Laws Governing Employment Background Checks

Ben Bennington - DRI Enterprises, Ltd.

Employers’ use of background investigations, particularly criminal record information, is under scrutiny and, in some cases, restriction from all levels of government. This recent attention is driven by four main concerns:

  • Continued high rates of unemployment among previous criminal offenders, which many believe increases former offenders’ likelihood of committing new offenses.
  • The perception that some employers’ consideration of criminal and credit information is overly broad.
  • Employer’s’ failure to comply with existing consumer protection laws.
  • Poor consumer-protection practices by some employment background screening providers.

The legislative, regulatory, and judicial responses to these concerns have been varied.


Title VII of the Civil Rights Act of 1964

The Equal Employment Opportunity Commission, the agency charged with enforcing Title VII, has been at the forefront of those questioning employers’ use of both criminal and credit history. The Commission’s belief that overly-broad use of criminal and credit history results in discrimination against individuals in protected classes has been apparent in both their investigation and prosecution strategy over the last several years.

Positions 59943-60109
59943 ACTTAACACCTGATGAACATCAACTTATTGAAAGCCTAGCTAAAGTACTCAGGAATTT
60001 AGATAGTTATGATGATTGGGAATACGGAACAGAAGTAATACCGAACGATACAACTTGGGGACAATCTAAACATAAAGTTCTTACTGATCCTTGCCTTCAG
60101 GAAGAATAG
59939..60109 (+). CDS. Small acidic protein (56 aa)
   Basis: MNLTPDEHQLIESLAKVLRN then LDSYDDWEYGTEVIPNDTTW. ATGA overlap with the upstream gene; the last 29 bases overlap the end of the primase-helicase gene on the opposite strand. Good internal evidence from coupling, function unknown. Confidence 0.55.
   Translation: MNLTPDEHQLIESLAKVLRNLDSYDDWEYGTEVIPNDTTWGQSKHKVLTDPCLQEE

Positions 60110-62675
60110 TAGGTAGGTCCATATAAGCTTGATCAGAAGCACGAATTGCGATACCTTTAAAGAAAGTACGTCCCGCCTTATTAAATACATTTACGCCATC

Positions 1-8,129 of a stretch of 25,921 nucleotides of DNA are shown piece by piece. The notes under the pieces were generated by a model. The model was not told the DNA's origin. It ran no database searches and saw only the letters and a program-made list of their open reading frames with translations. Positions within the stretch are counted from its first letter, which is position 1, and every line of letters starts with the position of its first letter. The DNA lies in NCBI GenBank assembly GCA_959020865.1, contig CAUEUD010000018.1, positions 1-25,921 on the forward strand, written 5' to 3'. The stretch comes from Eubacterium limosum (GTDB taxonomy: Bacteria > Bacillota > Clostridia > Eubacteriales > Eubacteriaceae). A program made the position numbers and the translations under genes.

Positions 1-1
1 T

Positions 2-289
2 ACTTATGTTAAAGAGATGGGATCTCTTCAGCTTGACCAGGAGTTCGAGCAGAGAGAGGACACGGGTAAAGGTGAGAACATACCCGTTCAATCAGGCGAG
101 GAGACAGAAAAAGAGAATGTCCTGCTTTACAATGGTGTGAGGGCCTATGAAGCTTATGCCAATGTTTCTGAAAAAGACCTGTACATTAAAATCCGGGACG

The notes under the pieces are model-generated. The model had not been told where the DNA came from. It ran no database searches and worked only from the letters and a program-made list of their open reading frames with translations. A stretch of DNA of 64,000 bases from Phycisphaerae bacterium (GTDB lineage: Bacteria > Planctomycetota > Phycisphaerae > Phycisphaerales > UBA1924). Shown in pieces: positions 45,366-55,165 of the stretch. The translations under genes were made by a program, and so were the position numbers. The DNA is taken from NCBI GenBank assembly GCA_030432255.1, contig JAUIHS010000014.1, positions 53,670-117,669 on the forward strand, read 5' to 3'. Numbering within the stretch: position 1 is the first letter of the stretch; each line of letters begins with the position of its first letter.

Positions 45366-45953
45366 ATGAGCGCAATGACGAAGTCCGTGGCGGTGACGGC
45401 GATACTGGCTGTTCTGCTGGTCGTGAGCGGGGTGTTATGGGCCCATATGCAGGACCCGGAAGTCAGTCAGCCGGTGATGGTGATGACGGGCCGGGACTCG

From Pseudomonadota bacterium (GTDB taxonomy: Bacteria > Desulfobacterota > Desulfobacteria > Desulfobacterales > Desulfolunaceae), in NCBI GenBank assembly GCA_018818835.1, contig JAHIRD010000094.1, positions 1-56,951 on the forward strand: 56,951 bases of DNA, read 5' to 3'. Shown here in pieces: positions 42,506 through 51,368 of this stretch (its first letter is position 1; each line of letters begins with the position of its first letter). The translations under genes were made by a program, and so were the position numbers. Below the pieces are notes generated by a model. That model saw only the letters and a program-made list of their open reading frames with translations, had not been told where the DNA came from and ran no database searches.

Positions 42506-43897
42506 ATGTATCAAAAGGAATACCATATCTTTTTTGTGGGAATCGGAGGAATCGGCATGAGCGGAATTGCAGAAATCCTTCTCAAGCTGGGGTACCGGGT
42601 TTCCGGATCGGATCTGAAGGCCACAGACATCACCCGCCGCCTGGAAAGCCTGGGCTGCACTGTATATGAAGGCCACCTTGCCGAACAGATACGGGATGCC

Title VII hasn’t changed since 1991 and according to a Seton Law School Law Review article critical of the EEOC’s guidance and litigation in this area, no plaintiff has won a disparate impact case related to an employer’s’ use of criminal records since the 1975 Eighth Circuit Court of Appeals federal case Green v. Missouri Pacific Railroad.

In Green, MoPac followed “an absolute policy of refusing consideration for employment to any person convicted of a crime other than a minor traffic offense.

The court found that this very broad exclusion had a disparate impact on black applicants: